Copenhagen overtakes Tokyo to be ranked world’s safest city

Copenhagen has overtaken Tokyo to be named the world's safest city by the Economist magazine, with the ranking's authors arguing the city's high levels of social cohesion allowed "greater co-creation of security with citizens."

Copenhagen overtakes Tokyo to be ranked world's safest city
A swimmer leaps from a bridge in Copenhagen harbour. Photo: Kim Wyon/Visit Denmark

The Danish capital, which ranked eighth the last time the biennial ranking was produced in 2019, shot to the top partly because of the extra weighting given to “environmental security” in this year’s report, the authors from the Economist Intelligence Unit explained in the report

“Copenhagen is definitely a worthy overall leader and Toronto a well-deserving runner-up, but as much because of long-term success in making residents secure as from any particular improvements in the last two years,” they wrote. “Toronto and Copenhagen do noticeably better in the new environmental security pillar than do any of the top-three cities from earlier years.”

Toronto came second, followed by Singapore in third place. Tokyo, which ranked first in 2019, slipped to fifth place.

The EIU ranked the cities according to five, equally weighted criteria: digital security, health security, infrastructure security, personal security, and environmental security, with Denmark making the top three in all but health and environment. 

The only one of the five criteria where the city led the way was on “personal security”, something both the authors and the city’s Lord Mayor Lars Weiss put down to the high levels of equality in Denmark. 

“One key factor that makes Copenhagen such a safe city is its low crime rate, currently at its lowest level in more than a decade,”  Weiss said in a Q&A included in the report.

“We focus greatly on early intervention with preventive initiatives. Many of these are led through locally based cooperation between schools, youth clubs, social services, and the police – the so-called SSP [schools, social services, police] system.” 

Weiss said that the city also benefited from “great social cohesion and a relatively narrow wealth gap”.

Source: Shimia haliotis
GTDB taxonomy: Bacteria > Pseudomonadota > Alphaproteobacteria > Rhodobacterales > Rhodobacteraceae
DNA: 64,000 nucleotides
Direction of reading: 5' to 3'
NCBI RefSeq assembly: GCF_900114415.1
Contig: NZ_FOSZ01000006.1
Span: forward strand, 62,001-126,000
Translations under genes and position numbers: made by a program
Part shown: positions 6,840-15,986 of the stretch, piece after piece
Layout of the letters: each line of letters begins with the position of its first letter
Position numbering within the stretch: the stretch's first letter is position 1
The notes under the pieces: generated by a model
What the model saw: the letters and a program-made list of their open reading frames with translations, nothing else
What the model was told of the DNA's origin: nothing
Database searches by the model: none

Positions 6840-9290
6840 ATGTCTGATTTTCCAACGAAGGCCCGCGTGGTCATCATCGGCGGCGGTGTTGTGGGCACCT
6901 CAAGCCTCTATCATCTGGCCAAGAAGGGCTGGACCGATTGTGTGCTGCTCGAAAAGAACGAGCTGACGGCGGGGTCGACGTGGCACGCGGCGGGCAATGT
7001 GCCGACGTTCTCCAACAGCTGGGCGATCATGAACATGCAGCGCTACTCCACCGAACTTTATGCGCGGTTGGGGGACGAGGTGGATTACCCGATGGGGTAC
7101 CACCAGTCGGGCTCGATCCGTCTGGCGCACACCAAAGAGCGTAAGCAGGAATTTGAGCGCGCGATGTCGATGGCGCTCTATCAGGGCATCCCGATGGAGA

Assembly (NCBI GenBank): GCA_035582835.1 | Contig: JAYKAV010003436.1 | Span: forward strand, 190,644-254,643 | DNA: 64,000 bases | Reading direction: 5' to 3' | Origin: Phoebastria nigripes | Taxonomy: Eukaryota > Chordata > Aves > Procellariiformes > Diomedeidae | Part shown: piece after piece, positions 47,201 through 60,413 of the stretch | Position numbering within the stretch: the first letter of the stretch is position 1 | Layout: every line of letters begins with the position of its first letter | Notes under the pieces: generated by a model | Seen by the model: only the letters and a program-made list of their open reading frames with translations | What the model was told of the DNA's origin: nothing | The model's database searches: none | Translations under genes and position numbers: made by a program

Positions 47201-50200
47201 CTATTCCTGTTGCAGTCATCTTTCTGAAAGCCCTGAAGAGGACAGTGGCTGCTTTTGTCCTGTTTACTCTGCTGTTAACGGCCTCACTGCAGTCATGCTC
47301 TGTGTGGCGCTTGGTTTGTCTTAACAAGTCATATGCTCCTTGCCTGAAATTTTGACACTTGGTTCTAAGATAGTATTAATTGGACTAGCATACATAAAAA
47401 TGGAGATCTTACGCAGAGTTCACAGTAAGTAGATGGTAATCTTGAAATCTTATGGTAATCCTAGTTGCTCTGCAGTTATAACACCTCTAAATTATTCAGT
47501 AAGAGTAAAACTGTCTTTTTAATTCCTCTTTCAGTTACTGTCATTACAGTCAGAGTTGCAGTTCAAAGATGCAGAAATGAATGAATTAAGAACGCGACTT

“It is a mixed city where both the cleaning assistant and the CEO meet each other at the local supermarket and have their kids in the same school,” he said. “This is one of the very cornerstones of Danish culture, and it contributes greatly to the high levels of trust and safety that we benefit from.” 

He acknowledged, however, that the city did have a problem with “repeat youth offenders”, and was working extremely hard on  “gang suppression and intervention” so that vulnerable children and young people do not get drawn into crime. 

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Denmark’s sexual consent law ‘used as intended’ in first two years

A review of Denmark’s new sexual consent law by the country’s Director of Public Prosecutions (Rigsadvokat) has concluded that it has been used as intended in the two years since it was brought into the statutes. 

Denmark’s sexual consent law ‘used as intended’ in first two years

The law, which requires both parties to give their consent before sexual intercourse takes place, came into force on January 1st, 2021.

It means that sex with a person who has not given consent will automatically be considered rape in legal trials.

READ ALSO: Danish parliament passes landmark bill to reform law around rape (2020)

“During the past two years, we have seen convictions in cases where the victim has been passive during a sexual assault, which is within the newly criminalized area, where the starting point for the punishment level is one year and two months,”  Deputy Director of Public Prosecutions Jessika Auken said in a press statement.

In other cases, courts have found that the accused was not aware that consent had not been given. In those cases, the accused was acquitted, Auken said.

“Our review of case law shows that the law has been applied as intended,” she said.

Under the previous law, conviction under rape laws required the victim to have been subjected to force, violence or threats or to have been in a state of defencelessness.

The number of rape convictions has increased since the new law took effect, as has the number of reports of rape and charges pressed. There were 1,396 reports of rape filed with police in 2020, the last year under the old law, compared to 2,172 in 2021. Charges increased from 1,079 to 1,695 in the same period.

The number of convictions was between 178 and 255 per year in the period 2018-2020 according to newspaper Politiken, rising to 309 in the first half of 2022 alone.

The law has not been universally welcomed, with sceptics having expressed concern that it could lead to false accusations.

These concerns are not backed by research, an expert from the University of Copenhagen has said.

“It could of course occur that somebody regrets having sex with somebody, but research does not support that this should be a cause of false police reports,” law professor Trine Baumbech said in a news article on the University of Copenhagen website in February.

The chairperson of the National Association of Defence Lawyers (Landsforeningen for Forsvarsadvokater), Kristian Mølgard, said in previous comments to broadcaster DR that the law could be a problem if it moves the burden of proof to the accused.

“You risk convicting someone who objectively shouldn’t be convicted because they were unable demonstrate in a sufficiently convincing way that they did nothing wrong in a situation,” he said.

The Public Prosecutions office focused on the new law until the end of 2022 with the objective of observing how it is used in practice and the extent of sentencing. This can give prosecutors a better understanding of how the concept of consent is applied under the law, Auken said.